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OK IMO their are some good things to having your children experience life on a farm:
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<li> "Resourcefulness" : I feel I am much more practical than most "city" people in regard to problem solving. On a farm you have little option but to find ways to do things with the tools and the skills you have.
<li> "Perseverance": In general country people are less prone to give up when things get a little bit tough.
<li> "Planning": A farmer must plan, he/she must make hay in the spring to feed the stock in the winter. Take it easy and not make hay is just asking for many visits by the blood-n-bone guy several months latter.
</ol>
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I consider many "city" kids and adults lack these basic life skills. Just look at the number of people who make no investment due the "risk". Ask most "city" people if they would like plant some crops...they would think "that's would involve a lot of hard work and up front money now and the crops could die".
Naturally a drought could occur and your crops could fail and your cows die, but that wont stop farmers planting the crops or raising the cattle. Farmers understand that taking no action is the biggest risk, they accept the risk of failed crops etc as part of life. Same for investing, you loose up-front without a guarantee, for a future that one hopes will be better.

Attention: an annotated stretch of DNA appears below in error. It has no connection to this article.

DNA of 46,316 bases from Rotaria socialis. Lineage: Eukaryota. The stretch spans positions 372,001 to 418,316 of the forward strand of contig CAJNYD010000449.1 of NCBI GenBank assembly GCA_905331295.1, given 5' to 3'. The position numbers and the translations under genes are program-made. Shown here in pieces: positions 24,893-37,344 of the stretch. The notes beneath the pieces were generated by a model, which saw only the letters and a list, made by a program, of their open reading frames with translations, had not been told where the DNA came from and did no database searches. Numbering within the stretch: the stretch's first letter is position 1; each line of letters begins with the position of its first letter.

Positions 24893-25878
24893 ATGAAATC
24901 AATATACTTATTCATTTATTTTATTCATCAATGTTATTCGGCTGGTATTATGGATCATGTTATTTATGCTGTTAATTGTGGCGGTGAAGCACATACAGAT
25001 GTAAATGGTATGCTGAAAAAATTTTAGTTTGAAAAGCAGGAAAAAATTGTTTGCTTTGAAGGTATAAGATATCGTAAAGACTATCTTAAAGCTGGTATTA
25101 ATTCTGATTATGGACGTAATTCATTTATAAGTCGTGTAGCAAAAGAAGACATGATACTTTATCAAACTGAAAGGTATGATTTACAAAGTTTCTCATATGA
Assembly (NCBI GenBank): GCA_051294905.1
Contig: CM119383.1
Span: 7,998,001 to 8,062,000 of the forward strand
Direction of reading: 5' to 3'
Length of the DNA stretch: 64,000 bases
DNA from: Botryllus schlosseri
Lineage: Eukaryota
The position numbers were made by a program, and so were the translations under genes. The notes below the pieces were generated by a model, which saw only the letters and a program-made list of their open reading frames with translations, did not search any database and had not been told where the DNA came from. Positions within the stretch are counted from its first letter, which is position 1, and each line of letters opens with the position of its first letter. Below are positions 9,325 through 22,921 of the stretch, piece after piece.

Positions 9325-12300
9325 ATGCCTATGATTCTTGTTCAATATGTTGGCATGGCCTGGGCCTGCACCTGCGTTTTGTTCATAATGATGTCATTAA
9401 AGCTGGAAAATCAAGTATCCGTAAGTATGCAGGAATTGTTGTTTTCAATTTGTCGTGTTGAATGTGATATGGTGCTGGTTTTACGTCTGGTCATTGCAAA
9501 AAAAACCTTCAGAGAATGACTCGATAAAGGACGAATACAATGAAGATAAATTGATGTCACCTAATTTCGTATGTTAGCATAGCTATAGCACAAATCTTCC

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Again IMO, many city people have this knee jerk reaction that country life is somehow better, especially for the kids. I don't think this is generally true. Since my 2 daughters are "asian" looking I would never send my girls to a "typical" country school, this is just asking for problems (even from the moronic bottom 10%) that I would find unacceptable. Naturally such problems are not the exclusive domain of country people, admittedly it happens in the city, being different in the country seems to attract an unacceptable amount of negative attention.
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I just love Paul's comment about working so hard in the business and basically forgetting to work on the business. Systemization is a key to success. Jan Somers has a system, Geoff Doidge has a system, Michael Croft has a system, I assume "The Wife" has a system, it is silly to debate which is the best system, but each has a system that works and produces results. This is a common element to successful investors and business people, building a cookie cutter.